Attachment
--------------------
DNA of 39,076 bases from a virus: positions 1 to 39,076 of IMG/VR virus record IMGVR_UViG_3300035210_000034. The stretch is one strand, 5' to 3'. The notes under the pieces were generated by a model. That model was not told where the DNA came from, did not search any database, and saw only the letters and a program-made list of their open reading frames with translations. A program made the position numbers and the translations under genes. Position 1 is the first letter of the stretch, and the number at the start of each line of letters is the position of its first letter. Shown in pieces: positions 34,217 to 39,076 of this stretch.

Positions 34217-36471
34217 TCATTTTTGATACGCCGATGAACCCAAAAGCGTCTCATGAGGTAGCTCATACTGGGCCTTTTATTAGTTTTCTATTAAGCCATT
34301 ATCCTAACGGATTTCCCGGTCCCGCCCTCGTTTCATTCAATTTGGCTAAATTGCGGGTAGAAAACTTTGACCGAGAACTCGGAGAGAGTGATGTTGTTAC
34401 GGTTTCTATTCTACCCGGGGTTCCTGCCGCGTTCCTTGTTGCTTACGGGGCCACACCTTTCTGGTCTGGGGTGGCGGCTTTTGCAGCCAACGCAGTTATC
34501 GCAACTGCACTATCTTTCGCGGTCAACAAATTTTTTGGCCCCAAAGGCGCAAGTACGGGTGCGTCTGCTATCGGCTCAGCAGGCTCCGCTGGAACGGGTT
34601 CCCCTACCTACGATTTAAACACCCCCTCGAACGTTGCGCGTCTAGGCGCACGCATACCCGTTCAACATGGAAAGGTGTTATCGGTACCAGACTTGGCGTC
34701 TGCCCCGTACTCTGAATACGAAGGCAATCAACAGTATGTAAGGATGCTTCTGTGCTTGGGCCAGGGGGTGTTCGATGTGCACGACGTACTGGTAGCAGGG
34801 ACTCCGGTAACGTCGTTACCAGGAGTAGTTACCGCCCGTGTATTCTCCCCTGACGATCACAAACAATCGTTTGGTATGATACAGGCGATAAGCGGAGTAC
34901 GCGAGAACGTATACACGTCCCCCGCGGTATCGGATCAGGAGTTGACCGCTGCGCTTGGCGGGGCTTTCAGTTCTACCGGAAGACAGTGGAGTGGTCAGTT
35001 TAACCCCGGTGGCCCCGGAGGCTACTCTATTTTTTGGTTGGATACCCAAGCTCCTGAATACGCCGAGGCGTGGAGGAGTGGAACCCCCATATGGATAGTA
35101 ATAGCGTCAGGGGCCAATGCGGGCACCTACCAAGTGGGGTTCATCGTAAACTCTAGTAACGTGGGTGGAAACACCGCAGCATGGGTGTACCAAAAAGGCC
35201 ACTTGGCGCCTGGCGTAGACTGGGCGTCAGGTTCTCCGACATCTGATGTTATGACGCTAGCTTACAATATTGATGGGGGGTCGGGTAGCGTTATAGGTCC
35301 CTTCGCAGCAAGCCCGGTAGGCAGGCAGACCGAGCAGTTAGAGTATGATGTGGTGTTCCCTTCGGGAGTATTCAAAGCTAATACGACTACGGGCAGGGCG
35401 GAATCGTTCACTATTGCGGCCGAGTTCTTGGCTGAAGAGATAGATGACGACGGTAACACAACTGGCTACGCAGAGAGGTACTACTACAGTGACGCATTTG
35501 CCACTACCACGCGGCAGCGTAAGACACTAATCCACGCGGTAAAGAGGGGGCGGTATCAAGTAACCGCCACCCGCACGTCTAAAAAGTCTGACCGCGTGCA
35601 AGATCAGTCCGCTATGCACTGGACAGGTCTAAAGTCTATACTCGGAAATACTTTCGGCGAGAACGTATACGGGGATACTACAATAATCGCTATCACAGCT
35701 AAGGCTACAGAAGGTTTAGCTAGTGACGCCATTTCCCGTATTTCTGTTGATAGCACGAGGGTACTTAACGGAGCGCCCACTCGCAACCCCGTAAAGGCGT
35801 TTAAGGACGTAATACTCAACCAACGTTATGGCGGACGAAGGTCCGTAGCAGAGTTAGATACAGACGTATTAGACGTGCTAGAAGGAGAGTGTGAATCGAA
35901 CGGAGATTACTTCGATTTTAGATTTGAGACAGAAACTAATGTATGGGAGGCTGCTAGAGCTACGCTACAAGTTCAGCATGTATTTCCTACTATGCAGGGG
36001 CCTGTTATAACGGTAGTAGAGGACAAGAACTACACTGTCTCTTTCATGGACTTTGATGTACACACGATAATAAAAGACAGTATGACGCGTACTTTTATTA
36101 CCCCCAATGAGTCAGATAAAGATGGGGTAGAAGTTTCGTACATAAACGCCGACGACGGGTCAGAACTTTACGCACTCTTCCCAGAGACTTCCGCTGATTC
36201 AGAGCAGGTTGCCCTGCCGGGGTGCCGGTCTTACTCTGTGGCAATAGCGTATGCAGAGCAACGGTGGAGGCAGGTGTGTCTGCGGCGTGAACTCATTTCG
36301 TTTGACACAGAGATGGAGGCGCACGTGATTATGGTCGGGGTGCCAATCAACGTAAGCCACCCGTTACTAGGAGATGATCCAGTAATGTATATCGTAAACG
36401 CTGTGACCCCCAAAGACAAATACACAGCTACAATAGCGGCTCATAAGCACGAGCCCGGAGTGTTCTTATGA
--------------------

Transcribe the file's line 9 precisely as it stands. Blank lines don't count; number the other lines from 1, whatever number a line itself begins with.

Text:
34801 ACTCCGGTAACGTCGTTACCAGGAGTAGTTACCGCCCGTGTATTCTCCCCTGACGATCACAAACAATCGTTTGGTATGATACAGGCGATAAGCGGAGTAC